Major League Baseball
Seattle finalizes Hart deal, trade for Morrison
Major League Baseball

Seattle finalizes Hart deal, trade for Morrison

Published Dec. 13, 2013 11:29 p.m. ET

If they are healthy, the Seattle Mariners believe they may have lured Corey Hart at a bargain rate and given up little to get Logan Morrison.

Health will be the biggest question for both. On Friday, after the Mariners finalized their one-year deal with Hart and the trade with Miami to acquire Morrison, they both said they were ready for a full season after knee troubles in the past.

Seattle capped a hectic two days of activity after both players passed physicals on Friday. Morrison was acquired for right-handed reliever Carter Capps from the Marlins, while Hart signed an incentive-laden $6 million, one-year deal that could be worth up to $10.65 million if he's healthy and has 650 plate appearances.

The moves came a day after Seattle's big splash when it completed the $240 million, 10-year deal with free agent second baseman Robinson Cano.


''You look at the ball clubs and you want to go to a place that's kind of headed in the right direction and with them signing (Cano) I saw the organization is definitely moving forward,'' Hart said.

Hart's decision to come to Seattle was partly due to a longstanding relationship with Mariners general manager Jack Zduriencik, who was part of the Milwaukee front office that draft Hart. That familiarity helped seal Hart's decision, as did little factors like spring training in Arizona and the opportunity to give his body a rest but stay in the lineup being used as a designated hitter.

The ability to get a break occasionally and still DH was important for both players.

''It does give you some versatility. For both players now being in the American League where we have the DH is going to help both guys,'' Zduriencik said. ''Between right field, first base, designated hitter and a chance to get them off the field a little bit and get a break is going to help both guys.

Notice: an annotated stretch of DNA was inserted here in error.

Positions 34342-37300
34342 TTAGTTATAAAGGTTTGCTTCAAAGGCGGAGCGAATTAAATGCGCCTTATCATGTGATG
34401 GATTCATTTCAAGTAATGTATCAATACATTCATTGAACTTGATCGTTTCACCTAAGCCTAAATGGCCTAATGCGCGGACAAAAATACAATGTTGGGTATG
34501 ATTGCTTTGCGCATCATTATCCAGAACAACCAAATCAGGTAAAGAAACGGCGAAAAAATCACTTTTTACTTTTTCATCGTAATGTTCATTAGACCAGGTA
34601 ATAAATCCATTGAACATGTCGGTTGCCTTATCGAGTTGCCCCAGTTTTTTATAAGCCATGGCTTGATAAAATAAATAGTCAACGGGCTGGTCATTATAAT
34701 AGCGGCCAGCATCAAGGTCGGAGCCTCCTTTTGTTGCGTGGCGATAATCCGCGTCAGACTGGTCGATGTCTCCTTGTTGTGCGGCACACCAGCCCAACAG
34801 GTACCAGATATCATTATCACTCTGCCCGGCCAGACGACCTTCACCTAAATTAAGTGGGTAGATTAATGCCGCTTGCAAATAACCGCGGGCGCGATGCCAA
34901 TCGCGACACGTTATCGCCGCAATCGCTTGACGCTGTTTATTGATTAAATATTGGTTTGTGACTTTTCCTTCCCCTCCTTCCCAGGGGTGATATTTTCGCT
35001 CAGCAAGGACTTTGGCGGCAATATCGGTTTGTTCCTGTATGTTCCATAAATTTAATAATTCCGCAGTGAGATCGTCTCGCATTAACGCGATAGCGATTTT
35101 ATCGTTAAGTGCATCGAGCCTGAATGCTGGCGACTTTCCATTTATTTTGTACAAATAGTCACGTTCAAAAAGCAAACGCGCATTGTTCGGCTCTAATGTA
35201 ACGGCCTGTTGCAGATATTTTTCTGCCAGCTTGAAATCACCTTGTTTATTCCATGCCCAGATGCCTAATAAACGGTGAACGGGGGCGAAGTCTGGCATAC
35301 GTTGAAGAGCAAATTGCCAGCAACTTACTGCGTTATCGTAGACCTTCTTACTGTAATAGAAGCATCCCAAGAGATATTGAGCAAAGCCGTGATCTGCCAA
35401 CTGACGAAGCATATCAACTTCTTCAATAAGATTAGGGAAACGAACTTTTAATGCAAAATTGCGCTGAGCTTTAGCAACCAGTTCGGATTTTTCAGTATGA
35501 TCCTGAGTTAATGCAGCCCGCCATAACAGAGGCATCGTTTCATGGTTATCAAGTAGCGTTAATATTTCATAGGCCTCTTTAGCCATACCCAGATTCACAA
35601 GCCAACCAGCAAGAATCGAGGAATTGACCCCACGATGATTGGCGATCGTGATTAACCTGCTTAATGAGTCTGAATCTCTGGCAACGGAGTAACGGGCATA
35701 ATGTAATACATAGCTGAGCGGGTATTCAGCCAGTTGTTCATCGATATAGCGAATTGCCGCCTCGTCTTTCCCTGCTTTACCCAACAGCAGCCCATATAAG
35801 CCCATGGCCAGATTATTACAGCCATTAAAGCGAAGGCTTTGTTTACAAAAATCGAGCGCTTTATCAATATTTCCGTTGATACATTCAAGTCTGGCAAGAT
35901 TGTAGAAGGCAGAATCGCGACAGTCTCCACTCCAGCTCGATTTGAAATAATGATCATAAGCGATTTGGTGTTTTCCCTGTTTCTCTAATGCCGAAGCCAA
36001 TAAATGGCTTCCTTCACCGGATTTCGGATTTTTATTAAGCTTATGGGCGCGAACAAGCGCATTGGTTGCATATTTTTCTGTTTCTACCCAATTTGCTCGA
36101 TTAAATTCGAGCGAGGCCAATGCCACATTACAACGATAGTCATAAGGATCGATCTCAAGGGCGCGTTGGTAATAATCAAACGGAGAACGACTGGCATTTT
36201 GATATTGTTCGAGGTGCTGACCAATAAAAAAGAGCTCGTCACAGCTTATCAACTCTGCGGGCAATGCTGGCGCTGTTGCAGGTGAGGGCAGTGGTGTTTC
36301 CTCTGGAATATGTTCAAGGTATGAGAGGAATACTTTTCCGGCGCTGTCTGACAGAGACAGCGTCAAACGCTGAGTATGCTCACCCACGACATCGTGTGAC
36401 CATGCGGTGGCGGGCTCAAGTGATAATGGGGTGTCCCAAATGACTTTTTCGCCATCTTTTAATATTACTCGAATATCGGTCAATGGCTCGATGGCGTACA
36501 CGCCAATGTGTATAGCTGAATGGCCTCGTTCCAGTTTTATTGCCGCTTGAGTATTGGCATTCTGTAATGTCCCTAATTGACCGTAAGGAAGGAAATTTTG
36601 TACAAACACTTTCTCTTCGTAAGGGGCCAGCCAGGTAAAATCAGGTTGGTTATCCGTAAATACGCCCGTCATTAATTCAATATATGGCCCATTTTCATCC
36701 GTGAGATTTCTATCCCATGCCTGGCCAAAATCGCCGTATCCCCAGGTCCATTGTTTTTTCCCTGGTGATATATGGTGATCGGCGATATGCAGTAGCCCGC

If Hart can stay healthy, getting the two-time All-Star for one season on a relatively inexpensive deal could be a significant coup for the Mariners, who have made adding offense a top priority this offseason. It started with Cano's deal continued by adding a needed right-handed bat in Hart that can provide protection in the lineup.

Hart did not play in 2013 because of a right knee surgery in January 2013 after a meniscus tear and joint damage was discovered. It was his second knee surgery in a year after having his right knee operated on before the start of the 2012 season to repair damaged cartilage.

His last season in 2012 was one of the best in his career. Hart hit .270 with 30 homers and 83 RBIs with Milwaukee. Hart also had 35 doubles in 2012 and posted an on-base plus slugging percentage of above .800 from 2010 through 2012.

Hart was cleared for full activity about two weeks ago, he said, but had been working out at nearly full capacity for about six weeks. He's lost weight and feels he could play in the outfield about five days a week without issue. Seattle sent scouts to watch Hart's workouts in Arizona before making the offer.

Morrison also fits Seattle's need of having the versatility to play a few different positions and be an option at first base. He has not been able to match the power he showed during the 2011 season when he slugged 23 homers and had 72 RBIs for the Marlins, slowed by injuries. He had right knee surgery in September 2012 and missed the first two months of the 2013 season. He played 85 games last season for Miami and nearly all of them at first base in the field.

''We really haven't seen a productive LoMo since the 2011 season. There's still a ton of potential there with LoMo,'' Marlins president of baseball operations Mike Hill said.

Morrison said it's been two seasons since he had a full spring training and expects that's where the position decisions will be figured out. He also showed off a bit of his personality that has drawn him more than 100,000 Twitter followers, joking about being willing to play center field if needed and having to do workouts rehabbing that were more for older people than a 26-year-old baseball player.

''I'm so excited to be here now and getting a fresh lease on my baseball life, it's a pretty cool feeling,'' Morrison said. ''I wish the season started now.''


AP Sports Writers Ronald Blum and Steven Wine contributed to this report.


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